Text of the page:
June 22, 2018

Corporate social responsibility: What it means to go all in

In the May 17th issue, The Virginian-Pilot highlighted the devastating impact of the Farm Fresh closures on the Foodbank of Southeastern Virginia and the Eastern Shore. According to the article, the Foodbank depended on Farm Fresh for about $50,000 and 1.5 million pounds of food – $25,000 of which was allocated to the organization’s Backpack Program.

After learning the loss of the grocer could mean about 500 students would lose weekend meals during the next school year, we knew our company had a responsibility to act – in the short-term and the future. We made an immediate decision to support the organization’s Hunger Heroes Corporate Food Frenzy, which was designed to raise food and funds for summer feeding programs impacting children.

Philanthropy is one of the cornerstones of Armada Hoffler. Our company has a longstanding history of supporting several nonprofits in the community – the Foodbank being one of those organizations. In response to this need, however, we saw an opportunity to increase the impact of our giving through a three-pronged approach to our corporate social responsibility initiatives.


In the past, when we considered supporting the food bank, for example, we instinctively thought about donating food. It’s tangible and makes sense. However, more recently we learned our dollar actually goes further by making a financial contribution and providing the resources that are essential to serve the greatest need – beyond a canned food item.

As companies consider their gifts, we recommend first connecting with the leadership of the organization to gain an in-depth understanding of their immediate and long-term needs.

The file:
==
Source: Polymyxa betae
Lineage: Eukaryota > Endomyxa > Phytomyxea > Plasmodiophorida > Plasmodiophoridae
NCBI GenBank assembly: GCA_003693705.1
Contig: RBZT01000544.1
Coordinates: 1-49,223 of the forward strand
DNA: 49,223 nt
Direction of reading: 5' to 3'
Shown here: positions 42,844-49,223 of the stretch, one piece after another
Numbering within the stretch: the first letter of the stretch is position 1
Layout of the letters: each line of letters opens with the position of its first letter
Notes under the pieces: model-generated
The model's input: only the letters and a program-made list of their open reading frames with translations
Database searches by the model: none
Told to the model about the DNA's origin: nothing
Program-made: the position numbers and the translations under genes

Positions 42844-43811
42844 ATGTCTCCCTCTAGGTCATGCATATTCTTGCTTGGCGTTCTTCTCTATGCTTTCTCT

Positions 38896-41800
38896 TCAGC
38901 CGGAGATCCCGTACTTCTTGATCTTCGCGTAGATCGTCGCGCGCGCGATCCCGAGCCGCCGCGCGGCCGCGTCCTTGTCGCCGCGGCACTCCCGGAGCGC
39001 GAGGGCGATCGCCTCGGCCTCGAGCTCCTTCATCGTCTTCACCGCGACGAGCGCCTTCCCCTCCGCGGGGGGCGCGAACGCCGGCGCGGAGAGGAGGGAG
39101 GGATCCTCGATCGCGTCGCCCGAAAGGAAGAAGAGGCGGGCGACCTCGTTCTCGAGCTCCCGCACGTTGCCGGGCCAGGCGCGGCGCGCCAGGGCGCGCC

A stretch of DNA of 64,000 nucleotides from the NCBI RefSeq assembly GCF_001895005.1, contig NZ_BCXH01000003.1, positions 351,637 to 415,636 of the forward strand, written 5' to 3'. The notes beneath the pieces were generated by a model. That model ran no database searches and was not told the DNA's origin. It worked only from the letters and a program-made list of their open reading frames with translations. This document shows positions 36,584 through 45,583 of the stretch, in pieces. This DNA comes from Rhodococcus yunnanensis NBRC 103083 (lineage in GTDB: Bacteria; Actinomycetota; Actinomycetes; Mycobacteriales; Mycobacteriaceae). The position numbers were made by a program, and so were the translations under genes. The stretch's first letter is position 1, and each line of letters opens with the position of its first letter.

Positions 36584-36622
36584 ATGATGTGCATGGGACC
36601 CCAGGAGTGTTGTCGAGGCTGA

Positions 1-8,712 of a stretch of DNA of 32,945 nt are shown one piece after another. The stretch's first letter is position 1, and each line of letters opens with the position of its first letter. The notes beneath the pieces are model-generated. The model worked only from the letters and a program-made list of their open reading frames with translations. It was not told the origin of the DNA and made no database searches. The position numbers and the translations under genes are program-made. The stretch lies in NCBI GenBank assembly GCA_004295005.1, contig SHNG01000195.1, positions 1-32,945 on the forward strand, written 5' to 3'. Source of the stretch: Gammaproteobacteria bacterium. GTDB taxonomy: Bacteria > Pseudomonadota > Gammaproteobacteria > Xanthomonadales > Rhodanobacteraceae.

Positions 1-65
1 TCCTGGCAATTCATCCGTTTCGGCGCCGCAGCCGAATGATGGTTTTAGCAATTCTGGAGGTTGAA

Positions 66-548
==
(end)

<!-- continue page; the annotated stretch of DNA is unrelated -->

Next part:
Within the last couple of years, nonprofits have begun redefining their business models. It’s important that companies interested in charitable giving fully understand the structure of the nonprofit and existing gaps, so they can more strategically align their donations.


Undertaking corporate social responsibility initiatives is truly a win-win. Not only do companies have the opportunity to make a real difference in the world, but it is also attractive to socially conscious consumers and employees. Studies have shown that corporate responsibility ranks high on the list for millennials – a demographic that currently makes up the largest workforce generation.

Millennials are more likely to engage with companies that are engaged in philanthropic causes. This is true from both a consumer and employee perspective.

As important, we also find volunteer projects are great for team building and improving overall company morale.


In addition to our financial donation to the food bank, we wanted to position ourselves as an ambassador for the organization. We leveraged our donation as a challenge to other businesses to support the effort with a dollar-for-dollar match. Through customers, partners, and even competitors, the business community has a very unique and broad network of people who may be unaware of existing needs in the community.

Further, sparking friendly competition among other business owners creates a domino effect – encouraging companies to leverage their resources to support critical social issues, such as hunger.

Through our participation in the Hunger Heroes Corporate Food Frenzy, we maximized our financial contribution through a more comprehensive approach. Our donation of $60,000 ultimately resulted in the food bank reaching its initial goal of raising enough funds for 180,000 meals. With our gift, they were able to exceed the goal and secure $34,585 in additional contributions and 13,800 pounds of food.

We have witnessed, firsthand, the benefits this experience has offered our company; but more importantly the impact it has on communities in need. It’s a true game changer when companies make the leap and go all in.

Lou Haddad is CEO of Armada Hoffler.

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